Bucharest City Guide

Visit the capital of Romania, a charming city with grand palaces, gardens, historic buildings, squares full of greenery and a vibrant nightlife.

Thanks to the French style boulevards, neoclassical palaces and large parks, Bucharest was known as the 'Paris of the East' during the communist period. Since the fall of communism, they’ve tried to restore the city to the original state. Visit it today and you will find restored palaces, churches full of frescoes, restaurants, an exciting nightlife and rich cultural experiences.

Start your visit by walking along the architectural highlights of Bucharest. Visit this Arcul de Triumf and admire its sculptures and the large granite monument that honours the Romanian soldiers who fought during the First World War. Make sure you take in the Palatul Parlamentului (Parliament Palace), one of the largest parliament buildings in the world.

Visit Revolution Square and behold the former royal palace, house to the former royal rulers of the country. The palace is now the location of the Muzeul National de Arta al Romaniei. You will also find the Kretzulescu Church here: this prayer house from the 18th Century is an example of the Brancoveanu style, with architectural features from the Renaissance, Baroque and Byzantine and Ottoman style.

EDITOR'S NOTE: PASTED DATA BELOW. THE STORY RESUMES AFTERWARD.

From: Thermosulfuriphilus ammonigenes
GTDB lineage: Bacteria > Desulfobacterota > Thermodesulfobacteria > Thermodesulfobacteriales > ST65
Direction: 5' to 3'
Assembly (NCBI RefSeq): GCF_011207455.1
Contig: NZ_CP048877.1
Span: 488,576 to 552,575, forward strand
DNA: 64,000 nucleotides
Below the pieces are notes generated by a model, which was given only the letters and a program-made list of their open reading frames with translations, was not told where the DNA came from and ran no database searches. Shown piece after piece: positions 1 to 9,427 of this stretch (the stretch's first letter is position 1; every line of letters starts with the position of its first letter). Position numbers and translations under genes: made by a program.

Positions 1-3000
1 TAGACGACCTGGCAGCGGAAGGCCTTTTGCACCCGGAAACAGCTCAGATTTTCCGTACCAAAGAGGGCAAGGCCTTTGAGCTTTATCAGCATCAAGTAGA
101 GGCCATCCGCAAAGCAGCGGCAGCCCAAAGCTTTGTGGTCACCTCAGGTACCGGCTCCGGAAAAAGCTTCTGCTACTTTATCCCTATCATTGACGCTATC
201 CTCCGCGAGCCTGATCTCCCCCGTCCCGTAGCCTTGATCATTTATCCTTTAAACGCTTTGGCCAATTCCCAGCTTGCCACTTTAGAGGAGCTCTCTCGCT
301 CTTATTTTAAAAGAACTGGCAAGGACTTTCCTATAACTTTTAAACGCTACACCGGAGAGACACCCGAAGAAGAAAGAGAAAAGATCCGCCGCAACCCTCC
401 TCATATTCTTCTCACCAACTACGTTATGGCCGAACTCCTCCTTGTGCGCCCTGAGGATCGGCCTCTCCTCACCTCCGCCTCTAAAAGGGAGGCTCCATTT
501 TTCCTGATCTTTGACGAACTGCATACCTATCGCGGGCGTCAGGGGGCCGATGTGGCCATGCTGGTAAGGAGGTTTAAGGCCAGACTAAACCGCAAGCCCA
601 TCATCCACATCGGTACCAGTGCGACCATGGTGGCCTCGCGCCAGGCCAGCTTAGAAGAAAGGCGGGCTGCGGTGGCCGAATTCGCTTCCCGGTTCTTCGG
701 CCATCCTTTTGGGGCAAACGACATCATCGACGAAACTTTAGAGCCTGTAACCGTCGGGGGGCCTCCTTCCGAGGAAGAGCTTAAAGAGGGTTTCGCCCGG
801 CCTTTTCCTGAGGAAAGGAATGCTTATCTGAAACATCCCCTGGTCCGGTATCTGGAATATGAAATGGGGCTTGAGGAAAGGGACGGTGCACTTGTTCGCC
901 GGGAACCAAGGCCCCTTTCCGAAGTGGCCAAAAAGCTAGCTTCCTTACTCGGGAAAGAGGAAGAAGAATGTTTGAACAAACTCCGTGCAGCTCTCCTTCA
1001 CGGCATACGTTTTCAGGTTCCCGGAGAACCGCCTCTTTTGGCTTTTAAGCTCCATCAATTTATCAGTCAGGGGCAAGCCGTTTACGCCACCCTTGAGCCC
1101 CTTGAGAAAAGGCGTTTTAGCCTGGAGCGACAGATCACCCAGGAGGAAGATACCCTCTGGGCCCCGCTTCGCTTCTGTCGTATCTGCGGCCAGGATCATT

Bucharest has lots of beautiful green spaces to relax in. An example is the Gradina Botanica Bucuresti, which is no less than 17.5 hectares. In Cismigiu Garden you can rent a rowboat on the lake and, in the winter, you can skate on the ice rink.

Visit the old town if you want to drink, eat and be merry. Find a restaurant that serves typical Romanian dishes consisting of sausage and cabbage before hitting the bars. Most of the clubs and bars stay open until sunrise. If you’re looking for some high culture, catch a show at Ateneul Român, the domed concert hall putting on the best classical music and ballet performances in the region.

International flights arrive at Henri Coanda Aeroportul Internaţional, about 16 kilometres north of the city. The city can also be reached from several surrounding European countries by train. Explore the art, history, culture and cafes of Bucharest on foot, by taking an inexpensive taxi or rent your own car.

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